Instructors who have been through the approval process for Belhaven can become 4 Square Instructors by:

  1. Visit 3 other classes outside your normal course assignments or discipline for a couple of hours to find new teaching ideas (this is not for critique, but to find new ways to make the subject material come alive).
  2. Implement at least one new idea into a class you are teaching.
  3. Write up summary, at least 2 pages, including which classes you visited, what you learned, what you tried and how it worked. Don’t be afraid to describe failures as they can be an excellent source of learning.
  4. Present at an upcoming faculty workshop as called upon by the Dean at that Regional site.
  5. Receive a 4 Square Instructor Polo shirt for that year
  6. Repeat every year.

Not everyone will do this, or even be able to, but I see the possibility of some interesting cross-pollination of ideas which will definitely benefit our students.  Note, there may be some variation from one site to another so check with your Dean for specifics.

Give it some thought. If you want suggestions on which classes to visit, contact the Dean at your campus.

 

Ignition Moments

by Dr. Paul T. Criss, Dean – Memphis/DeSoto

Students are coming to your classroom each night internally asking a lot of questions. Questions like: What is important for me? What are my immediate needs? What will be my future needs? Which call do I answer (passion)? How do I do good (purpose)? How do I engage in personal development? What is the right trajectory for me? What are my personal goals?

One of the ways we can begin to address their questions is to develop a strong culture on our campuses. A Harvard Study discovered that building a strong culture increases success by 765 percent over a ten year period. Daniel Coyle in The Culture Code stated, “Real power of the interaction is located in two-way emotional signaling. It creates an atmosphere of connections that surrounds the conversations.” Dr. Rick Upchurch sums this idea up in stating “all of life boils down to relationships.” To accomplish these connections and conversations, we have to be intentional. We have to allow students to become emotionally invested to spark a personal desire to change habits.

Dr. Mark Kay Park illustrated this with an account of what became the Community Led Total Sanitation Program in Bangladesh. The leaders had provided villages with new stainless latrines, but the inhabitants were not using them. CLTS realized that they need to spark a desire in the culture to change habits. The needed what they called an “ignition moment” to allow the community to take responsibility. To accomplish this they needed every member of the community to become emotionally invested in the goal. The send sent facilitators into each of the villages who had members of the community draw a map on the dirt ground. They then had them use yellow chalk dust to mark on the map the communal defecation area. They asked them where they defecated when it was inconvenient to go to the communal area, when they could not make it to the area, or when they were simply ill. Eventually the entire map was covered with yellow dust. They asked the villagers if they had ever seen flies in the communal area and if flies had ever landed on their food. They helped them to make the connection between flies spreading disease and members of the community contracting disease. The villagers emotional response to being the ones responsible for the spreading of disease in the community motivated them to follow sanitary procedures and utilized the latrines. It was their “ignition moment” to work for change. No new information was presented, yet it changed their behavior because it connected to their emotions.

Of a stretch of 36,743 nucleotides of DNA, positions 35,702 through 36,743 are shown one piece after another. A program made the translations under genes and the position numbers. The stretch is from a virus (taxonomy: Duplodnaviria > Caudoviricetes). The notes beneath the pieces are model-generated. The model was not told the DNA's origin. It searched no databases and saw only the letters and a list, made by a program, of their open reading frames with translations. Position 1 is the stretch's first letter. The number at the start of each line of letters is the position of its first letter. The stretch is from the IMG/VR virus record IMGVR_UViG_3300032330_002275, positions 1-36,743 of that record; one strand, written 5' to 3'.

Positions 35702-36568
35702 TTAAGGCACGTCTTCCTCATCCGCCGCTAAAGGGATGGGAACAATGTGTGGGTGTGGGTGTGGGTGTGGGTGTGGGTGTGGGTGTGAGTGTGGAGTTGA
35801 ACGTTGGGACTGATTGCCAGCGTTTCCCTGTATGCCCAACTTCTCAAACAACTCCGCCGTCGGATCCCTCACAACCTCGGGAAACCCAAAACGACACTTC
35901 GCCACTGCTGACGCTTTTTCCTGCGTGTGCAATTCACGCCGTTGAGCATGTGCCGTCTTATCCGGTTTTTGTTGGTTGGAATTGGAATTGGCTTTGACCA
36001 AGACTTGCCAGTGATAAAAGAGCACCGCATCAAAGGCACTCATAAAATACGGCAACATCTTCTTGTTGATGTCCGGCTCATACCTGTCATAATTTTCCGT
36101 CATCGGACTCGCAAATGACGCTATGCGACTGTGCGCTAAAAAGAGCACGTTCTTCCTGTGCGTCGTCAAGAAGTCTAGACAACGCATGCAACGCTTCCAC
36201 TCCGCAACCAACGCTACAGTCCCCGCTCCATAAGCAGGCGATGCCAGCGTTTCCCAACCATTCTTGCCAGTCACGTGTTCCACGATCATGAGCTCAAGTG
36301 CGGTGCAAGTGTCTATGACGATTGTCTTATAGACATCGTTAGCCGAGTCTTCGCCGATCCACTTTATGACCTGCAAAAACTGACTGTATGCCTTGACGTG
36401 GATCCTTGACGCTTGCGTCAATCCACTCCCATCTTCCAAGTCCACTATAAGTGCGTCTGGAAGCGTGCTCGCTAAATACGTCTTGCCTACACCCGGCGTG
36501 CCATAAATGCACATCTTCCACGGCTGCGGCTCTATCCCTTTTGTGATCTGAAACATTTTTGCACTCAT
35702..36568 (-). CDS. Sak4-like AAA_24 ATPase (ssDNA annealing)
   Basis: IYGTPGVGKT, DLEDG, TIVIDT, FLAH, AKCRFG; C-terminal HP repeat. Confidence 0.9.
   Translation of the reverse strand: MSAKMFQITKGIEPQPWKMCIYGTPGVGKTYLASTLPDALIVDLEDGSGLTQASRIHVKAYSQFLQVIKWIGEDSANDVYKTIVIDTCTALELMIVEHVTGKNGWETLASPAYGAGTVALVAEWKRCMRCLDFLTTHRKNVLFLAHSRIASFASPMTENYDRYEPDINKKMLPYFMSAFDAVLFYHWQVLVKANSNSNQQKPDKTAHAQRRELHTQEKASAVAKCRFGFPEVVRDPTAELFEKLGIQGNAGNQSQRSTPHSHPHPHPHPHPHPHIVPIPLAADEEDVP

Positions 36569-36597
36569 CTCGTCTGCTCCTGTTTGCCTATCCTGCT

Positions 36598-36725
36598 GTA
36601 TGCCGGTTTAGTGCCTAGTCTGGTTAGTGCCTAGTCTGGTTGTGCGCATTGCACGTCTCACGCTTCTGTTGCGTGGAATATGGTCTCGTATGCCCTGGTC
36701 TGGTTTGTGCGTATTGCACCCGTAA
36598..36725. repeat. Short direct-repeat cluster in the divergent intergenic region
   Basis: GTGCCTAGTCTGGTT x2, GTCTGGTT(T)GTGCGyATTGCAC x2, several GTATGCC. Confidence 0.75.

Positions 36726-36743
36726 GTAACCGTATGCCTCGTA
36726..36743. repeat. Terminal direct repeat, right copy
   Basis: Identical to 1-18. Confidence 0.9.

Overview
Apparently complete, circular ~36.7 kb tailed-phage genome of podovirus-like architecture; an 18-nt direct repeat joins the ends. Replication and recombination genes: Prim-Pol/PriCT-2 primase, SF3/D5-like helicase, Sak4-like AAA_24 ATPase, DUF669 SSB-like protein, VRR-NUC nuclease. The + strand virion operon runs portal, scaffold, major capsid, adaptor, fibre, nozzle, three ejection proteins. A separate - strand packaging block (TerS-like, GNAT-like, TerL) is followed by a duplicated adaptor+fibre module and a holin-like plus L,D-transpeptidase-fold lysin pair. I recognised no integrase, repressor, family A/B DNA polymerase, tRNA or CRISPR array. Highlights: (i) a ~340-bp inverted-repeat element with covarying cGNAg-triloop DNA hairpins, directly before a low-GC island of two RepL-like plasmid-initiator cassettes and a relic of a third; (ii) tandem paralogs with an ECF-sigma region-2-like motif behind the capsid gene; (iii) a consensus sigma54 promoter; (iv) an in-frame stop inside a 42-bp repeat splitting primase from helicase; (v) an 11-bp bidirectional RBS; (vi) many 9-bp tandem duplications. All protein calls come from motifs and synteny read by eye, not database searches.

The same idea can help our students persevere to the end. What will their “ignition moment” be? How will you introduce it to them? We need to think about problems that no one want to discuss and to help others see the truth. That “ignition moment” may not only the change the trajectory of their life and career, it may also change their family’s legacy. The most powerful change happens when our students discover the truth for themselves. Magical moments like these can change a student’s personal perspective.